What happens during Meniscal Surgery?
Meniscal Surgery is a keyhole surgery performed under the guidance of knee arthroscopy. Surgery is done either under general or under spinal anesthesia. The surgeon begins the operation by making two small keyhole openings into the Knee, called portals. These portals are where the arthroscope and surgical instruments are placed inside the Knee. Care is taken to protect the nearby nerves and blood vessels.
Partial Meniscectomy :
The procedure to carefully remove a damaged portion of the Meniscus is called Partial Meniscectomy. The surgeon starts by inserting the arthroscope into one of the portals. A probe is placed into the other portal. The surgeon watches on a screen while probing the Meniscus. All parts of the inside of the Knee Joint get examined.
Surgical instruments are placed into another portal and are used to remove the torn portion of Meniscus.
When the problem part of the meniscus has been removed, the surgeon checks the Knee again with the probe to be sure that no other tears are present. A small motorized cutter is being used to trim and shape the cut edge of the Meniscus. The joint is flushed with sterile saline to wash away debris from the injury or from the surgery. The portals are closed with staples.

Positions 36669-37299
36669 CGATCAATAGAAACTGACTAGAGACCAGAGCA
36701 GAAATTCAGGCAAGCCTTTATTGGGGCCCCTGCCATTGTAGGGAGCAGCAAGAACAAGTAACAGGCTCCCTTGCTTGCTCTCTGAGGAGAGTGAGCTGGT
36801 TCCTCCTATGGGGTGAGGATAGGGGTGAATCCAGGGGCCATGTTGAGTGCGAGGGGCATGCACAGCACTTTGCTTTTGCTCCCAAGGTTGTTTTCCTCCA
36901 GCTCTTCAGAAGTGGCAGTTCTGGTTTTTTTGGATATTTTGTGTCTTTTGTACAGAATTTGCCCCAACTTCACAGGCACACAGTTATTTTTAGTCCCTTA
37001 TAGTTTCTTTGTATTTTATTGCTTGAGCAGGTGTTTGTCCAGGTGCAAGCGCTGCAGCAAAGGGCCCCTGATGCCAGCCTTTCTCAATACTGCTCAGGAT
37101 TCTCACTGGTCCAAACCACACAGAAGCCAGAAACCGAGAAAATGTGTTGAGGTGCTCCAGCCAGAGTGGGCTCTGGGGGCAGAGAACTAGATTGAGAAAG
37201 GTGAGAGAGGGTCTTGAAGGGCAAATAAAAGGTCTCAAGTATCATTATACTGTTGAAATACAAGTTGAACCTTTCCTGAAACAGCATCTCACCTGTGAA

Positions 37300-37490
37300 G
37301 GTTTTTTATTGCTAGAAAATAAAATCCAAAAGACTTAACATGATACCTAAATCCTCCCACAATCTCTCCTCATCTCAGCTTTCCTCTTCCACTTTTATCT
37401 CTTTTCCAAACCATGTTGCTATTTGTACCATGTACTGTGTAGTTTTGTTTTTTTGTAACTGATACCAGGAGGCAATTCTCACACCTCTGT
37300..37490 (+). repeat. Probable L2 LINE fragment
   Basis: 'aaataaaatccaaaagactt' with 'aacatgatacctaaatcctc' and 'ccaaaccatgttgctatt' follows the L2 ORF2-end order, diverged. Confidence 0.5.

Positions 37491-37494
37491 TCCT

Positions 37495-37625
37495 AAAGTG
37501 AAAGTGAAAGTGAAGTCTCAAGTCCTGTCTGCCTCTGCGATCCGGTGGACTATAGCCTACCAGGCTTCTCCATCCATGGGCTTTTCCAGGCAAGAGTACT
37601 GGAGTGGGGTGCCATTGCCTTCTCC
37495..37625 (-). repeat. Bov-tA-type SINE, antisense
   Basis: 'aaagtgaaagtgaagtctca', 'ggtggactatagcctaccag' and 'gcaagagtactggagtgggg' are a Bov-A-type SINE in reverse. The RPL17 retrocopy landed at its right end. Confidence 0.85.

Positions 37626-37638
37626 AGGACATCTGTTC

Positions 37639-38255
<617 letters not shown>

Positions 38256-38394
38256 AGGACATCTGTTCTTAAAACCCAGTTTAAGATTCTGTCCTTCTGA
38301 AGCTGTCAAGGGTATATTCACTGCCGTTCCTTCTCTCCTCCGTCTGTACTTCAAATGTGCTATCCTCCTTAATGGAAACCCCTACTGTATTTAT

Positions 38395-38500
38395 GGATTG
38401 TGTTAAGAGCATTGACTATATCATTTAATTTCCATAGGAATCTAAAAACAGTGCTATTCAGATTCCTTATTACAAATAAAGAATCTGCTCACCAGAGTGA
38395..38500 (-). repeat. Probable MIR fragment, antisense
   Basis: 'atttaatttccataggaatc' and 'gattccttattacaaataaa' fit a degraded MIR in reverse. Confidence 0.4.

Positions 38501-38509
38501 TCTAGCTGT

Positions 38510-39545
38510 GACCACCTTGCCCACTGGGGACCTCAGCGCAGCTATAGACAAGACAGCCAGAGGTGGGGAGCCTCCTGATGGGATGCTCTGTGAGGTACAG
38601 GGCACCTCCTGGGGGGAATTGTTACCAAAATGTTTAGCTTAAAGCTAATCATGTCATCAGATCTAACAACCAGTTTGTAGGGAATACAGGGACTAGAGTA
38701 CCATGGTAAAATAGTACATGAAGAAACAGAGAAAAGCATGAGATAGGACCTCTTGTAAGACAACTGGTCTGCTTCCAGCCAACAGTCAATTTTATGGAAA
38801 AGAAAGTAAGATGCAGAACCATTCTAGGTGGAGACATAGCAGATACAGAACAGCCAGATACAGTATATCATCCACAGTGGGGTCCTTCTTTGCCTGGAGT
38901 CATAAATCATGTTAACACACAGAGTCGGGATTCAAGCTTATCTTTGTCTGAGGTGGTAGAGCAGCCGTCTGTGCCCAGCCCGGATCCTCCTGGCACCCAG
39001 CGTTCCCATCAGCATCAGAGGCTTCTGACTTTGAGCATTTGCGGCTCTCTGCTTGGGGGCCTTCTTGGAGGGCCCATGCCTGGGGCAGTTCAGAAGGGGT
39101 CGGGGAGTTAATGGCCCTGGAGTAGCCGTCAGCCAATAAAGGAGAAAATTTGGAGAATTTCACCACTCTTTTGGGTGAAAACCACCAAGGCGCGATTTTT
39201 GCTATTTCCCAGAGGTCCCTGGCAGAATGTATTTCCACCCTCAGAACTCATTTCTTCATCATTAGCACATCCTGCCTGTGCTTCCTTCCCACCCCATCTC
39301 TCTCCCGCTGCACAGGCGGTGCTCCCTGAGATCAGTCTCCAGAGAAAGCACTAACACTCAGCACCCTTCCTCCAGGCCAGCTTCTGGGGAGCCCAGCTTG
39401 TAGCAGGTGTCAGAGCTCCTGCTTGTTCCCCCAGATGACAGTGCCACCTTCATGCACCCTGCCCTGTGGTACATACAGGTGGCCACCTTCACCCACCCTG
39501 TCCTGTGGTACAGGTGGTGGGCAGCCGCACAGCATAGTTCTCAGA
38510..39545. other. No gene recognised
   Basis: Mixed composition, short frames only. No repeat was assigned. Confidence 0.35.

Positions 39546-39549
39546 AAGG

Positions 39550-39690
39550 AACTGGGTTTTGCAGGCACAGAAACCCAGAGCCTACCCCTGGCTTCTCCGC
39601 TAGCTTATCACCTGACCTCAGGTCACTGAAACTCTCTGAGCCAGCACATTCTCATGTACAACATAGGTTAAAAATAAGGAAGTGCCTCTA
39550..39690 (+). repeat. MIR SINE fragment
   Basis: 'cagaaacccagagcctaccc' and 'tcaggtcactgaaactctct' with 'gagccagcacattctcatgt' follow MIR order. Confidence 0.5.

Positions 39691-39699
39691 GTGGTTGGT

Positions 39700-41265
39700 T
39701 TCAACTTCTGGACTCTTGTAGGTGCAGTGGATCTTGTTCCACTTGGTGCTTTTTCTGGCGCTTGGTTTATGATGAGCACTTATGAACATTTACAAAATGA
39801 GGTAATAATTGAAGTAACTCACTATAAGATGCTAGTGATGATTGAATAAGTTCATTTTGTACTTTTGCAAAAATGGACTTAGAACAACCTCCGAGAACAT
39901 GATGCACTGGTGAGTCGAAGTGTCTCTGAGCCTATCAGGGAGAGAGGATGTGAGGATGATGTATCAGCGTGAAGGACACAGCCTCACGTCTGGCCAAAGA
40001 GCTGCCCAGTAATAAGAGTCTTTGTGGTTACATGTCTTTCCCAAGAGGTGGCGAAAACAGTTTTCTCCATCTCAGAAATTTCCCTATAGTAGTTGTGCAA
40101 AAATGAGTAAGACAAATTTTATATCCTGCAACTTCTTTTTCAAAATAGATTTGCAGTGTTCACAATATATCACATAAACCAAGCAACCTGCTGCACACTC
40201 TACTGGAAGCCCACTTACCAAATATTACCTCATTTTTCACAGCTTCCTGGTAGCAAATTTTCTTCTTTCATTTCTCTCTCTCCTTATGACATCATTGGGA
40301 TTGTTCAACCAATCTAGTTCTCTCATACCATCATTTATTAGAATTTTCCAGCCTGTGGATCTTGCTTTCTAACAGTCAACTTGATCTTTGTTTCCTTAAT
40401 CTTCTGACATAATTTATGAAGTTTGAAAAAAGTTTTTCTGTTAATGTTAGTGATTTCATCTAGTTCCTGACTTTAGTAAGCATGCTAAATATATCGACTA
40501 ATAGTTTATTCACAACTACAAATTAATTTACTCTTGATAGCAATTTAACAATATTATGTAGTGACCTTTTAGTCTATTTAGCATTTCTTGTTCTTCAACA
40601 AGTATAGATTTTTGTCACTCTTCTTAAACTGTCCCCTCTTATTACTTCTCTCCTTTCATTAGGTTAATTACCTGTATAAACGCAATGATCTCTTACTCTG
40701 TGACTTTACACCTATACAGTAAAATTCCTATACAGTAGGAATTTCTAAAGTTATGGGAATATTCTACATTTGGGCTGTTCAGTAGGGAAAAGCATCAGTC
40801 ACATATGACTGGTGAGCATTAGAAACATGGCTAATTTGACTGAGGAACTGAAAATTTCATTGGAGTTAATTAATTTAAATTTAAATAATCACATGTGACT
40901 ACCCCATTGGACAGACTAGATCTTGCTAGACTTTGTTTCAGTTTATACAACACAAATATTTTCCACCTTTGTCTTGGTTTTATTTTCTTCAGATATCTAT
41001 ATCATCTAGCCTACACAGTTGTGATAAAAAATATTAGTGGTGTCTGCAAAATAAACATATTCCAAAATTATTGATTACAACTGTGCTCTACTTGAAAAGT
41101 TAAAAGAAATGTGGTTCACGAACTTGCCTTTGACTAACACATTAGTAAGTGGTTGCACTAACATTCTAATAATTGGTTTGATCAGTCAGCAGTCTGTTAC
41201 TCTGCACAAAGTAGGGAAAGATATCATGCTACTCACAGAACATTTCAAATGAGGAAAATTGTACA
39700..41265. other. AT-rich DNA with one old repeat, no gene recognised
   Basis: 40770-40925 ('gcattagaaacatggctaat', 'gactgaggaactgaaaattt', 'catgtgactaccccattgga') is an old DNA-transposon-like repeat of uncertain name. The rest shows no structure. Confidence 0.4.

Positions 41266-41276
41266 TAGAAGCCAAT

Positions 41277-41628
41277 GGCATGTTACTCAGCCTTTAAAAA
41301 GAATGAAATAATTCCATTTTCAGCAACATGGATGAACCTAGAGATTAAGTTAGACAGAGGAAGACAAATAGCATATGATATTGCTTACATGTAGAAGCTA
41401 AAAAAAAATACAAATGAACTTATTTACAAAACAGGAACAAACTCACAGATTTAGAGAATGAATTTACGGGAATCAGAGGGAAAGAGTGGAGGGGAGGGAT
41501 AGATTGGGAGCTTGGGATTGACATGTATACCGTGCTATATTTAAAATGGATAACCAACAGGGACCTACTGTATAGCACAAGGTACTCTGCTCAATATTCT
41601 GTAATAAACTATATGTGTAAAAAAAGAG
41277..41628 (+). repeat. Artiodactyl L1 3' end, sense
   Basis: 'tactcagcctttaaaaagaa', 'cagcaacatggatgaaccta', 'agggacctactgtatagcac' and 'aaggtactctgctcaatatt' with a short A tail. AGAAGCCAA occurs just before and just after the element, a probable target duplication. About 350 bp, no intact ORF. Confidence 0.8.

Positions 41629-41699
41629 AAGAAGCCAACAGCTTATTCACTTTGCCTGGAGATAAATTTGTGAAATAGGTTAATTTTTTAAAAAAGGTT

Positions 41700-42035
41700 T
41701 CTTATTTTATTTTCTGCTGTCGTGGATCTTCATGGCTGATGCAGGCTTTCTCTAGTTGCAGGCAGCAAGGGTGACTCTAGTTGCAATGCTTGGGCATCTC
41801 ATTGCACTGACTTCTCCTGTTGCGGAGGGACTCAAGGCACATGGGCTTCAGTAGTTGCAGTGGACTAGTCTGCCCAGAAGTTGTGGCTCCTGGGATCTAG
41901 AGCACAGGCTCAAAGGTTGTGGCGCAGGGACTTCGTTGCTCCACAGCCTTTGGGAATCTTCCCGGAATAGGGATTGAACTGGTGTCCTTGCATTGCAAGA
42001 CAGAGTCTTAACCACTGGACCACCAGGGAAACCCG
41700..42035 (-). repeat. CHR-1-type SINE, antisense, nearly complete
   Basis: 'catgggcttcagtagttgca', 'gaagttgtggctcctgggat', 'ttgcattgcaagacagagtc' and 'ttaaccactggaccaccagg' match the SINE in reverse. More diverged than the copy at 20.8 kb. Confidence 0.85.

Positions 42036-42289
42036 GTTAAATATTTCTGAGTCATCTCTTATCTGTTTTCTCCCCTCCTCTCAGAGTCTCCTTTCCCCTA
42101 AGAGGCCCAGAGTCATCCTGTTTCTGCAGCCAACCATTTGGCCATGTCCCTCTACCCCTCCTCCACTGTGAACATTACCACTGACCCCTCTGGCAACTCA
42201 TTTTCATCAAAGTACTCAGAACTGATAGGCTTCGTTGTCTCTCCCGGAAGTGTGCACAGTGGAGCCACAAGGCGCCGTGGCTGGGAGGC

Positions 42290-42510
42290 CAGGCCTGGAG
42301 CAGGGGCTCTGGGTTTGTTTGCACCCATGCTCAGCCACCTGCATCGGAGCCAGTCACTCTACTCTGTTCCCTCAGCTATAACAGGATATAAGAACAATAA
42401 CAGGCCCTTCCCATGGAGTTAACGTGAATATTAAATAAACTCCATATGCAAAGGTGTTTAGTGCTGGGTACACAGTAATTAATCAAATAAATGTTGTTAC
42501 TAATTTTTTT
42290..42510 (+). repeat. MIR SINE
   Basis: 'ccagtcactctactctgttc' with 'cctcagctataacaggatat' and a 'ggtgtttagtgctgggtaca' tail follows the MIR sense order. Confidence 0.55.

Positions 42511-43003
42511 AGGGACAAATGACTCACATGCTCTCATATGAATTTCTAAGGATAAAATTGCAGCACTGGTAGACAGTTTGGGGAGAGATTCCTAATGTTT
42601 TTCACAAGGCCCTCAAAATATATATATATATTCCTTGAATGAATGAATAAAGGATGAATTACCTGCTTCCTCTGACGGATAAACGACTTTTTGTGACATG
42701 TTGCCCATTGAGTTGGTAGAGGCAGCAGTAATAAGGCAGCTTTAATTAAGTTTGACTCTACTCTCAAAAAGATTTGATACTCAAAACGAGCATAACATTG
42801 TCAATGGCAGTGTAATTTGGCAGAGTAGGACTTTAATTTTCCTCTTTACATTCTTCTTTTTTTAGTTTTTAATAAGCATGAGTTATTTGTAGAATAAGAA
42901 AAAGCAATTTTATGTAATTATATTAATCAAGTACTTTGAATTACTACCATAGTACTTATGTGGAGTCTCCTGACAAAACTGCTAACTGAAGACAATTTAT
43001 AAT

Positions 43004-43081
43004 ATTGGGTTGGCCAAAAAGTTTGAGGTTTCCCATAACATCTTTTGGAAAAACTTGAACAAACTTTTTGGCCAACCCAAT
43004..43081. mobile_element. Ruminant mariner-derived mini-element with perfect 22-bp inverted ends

Meniscal Surgery is a day care surgery and thus there is no need for admission to the hospital. The portals are covered with surgical stripes or closed with staples and the knee may be wrapped in an elastic bandage. After Menisectomy weight-bearing is commenced immediately.
Patients having undergone a partial menisectomy do not need any formal physiotherapy, however they continue to strengthen their quadriceps in a home program.
There may be some discomfort for about 15 days as instruments are passed through tiny keyholes but this does not prevent you from doing daily activities. Alternate ice and heat therapy should be continued for 15 days.